Within the Green Guides, the current guidance in the Renewable Energy Claims section (§ 260.15) is satisfied by retail suppliers who provide renewable energy products by purchasing RECs with wholesale energy (i.e., “grid power”). This guidance has been consistently reinforced by state law and voluntary standards.
In its comments to the FTC, REAL recommended that the FTC maintain the current guidance emphasizing the importance of REC ownership and retirement as the foundation needed to prevent deceptive renewable energy claims and marketing.
REAL urged the FTC to avoid new restrictions on renewable energy claims that could conflict with state law or other existing standards and practices, such as prohibiting unbundled RECs, specifying that RECs must be procured from a particular location and others. Such guidance would create barriers in the voluntary market and would make it more difficult (if not impossible) for consumers to access renewable energy products.
Customer understanding is paramount to a healthy and sustainable marketplace for energy-related products and services. In its comments to the FTC, REAL recommended the addition of an example disclosure statement under the renewable energy claims section (§260.15) for voluntary renewable energy products sold to residential customers that include unbundled RECs. This disclosure would ensure customer understanding and knowledge of the energy products being purchased. Specifically, REAL recommended the following example for §260.15:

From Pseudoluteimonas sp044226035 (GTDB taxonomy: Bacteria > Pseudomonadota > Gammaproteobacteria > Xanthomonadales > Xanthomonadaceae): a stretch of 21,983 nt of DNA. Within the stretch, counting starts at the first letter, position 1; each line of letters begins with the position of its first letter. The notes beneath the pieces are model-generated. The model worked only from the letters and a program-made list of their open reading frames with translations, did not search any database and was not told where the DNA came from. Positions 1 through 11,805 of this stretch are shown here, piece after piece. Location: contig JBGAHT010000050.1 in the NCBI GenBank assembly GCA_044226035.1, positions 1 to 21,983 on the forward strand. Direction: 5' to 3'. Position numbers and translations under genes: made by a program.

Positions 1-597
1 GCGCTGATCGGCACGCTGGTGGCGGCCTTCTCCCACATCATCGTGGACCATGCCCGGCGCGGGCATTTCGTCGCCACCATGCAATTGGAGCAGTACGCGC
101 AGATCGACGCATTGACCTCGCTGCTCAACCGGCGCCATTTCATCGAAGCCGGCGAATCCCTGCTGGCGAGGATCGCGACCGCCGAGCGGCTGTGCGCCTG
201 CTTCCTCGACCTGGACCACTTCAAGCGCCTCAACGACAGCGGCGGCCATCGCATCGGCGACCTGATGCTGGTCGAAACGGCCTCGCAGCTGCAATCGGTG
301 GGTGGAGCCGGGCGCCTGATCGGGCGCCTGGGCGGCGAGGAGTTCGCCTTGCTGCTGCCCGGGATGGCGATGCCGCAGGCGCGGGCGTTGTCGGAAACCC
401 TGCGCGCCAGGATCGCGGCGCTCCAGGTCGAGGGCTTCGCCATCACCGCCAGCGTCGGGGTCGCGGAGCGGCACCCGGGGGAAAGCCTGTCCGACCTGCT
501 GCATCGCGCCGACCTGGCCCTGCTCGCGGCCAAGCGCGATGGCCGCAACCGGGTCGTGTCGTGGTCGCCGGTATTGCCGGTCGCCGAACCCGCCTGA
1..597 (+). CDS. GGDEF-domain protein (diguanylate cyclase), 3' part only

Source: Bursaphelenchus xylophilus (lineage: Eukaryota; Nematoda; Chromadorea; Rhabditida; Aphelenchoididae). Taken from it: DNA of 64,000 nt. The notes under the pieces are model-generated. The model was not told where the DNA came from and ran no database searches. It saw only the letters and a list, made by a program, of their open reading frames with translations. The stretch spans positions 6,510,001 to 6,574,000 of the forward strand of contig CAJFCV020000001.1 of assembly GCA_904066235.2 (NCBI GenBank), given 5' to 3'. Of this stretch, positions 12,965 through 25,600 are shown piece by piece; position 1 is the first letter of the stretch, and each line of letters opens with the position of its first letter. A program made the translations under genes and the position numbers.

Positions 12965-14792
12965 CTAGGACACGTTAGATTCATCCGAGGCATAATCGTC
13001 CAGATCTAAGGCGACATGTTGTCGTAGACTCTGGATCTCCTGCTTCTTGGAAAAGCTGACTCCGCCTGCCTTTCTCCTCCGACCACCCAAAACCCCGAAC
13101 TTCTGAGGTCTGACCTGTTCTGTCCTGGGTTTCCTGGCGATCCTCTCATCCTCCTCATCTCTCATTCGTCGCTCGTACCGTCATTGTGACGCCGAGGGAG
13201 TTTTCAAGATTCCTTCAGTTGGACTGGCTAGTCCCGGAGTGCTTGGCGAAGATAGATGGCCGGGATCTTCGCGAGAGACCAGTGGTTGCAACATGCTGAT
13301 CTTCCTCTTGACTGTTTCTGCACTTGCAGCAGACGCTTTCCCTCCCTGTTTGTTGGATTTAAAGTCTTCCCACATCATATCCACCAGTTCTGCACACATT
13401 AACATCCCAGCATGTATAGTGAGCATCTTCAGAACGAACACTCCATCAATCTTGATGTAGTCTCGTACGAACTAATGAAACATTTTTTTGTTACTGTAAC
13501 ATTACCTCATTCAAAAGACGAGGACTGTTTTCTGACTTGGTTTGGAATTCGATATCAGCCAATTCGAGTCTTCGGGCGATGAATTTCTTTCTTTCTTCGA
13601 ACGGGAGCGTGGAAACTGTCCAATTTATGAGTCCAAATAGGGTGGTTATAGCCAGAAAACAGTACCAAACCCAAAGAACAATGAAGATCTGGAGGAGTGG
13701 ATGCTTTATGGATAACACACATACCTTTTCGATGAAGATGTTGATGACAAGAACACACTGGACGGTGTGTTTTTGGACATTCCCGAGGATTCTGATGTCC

Example [X]: A company sells a voluntary renewable energy product by purchasing and retiring RECs in conjunction with wholesale energy and advertises its product as 100% renewable energy. If the company states that renewable electricity is being delivered to the customer’s home from a renewable facility, the claim would be deceptive. If the company explains that grid power is paired with RECs as in the following disclosure, then the claim that the customer is purchasing, buying, or using renewable energy would not be deceptive: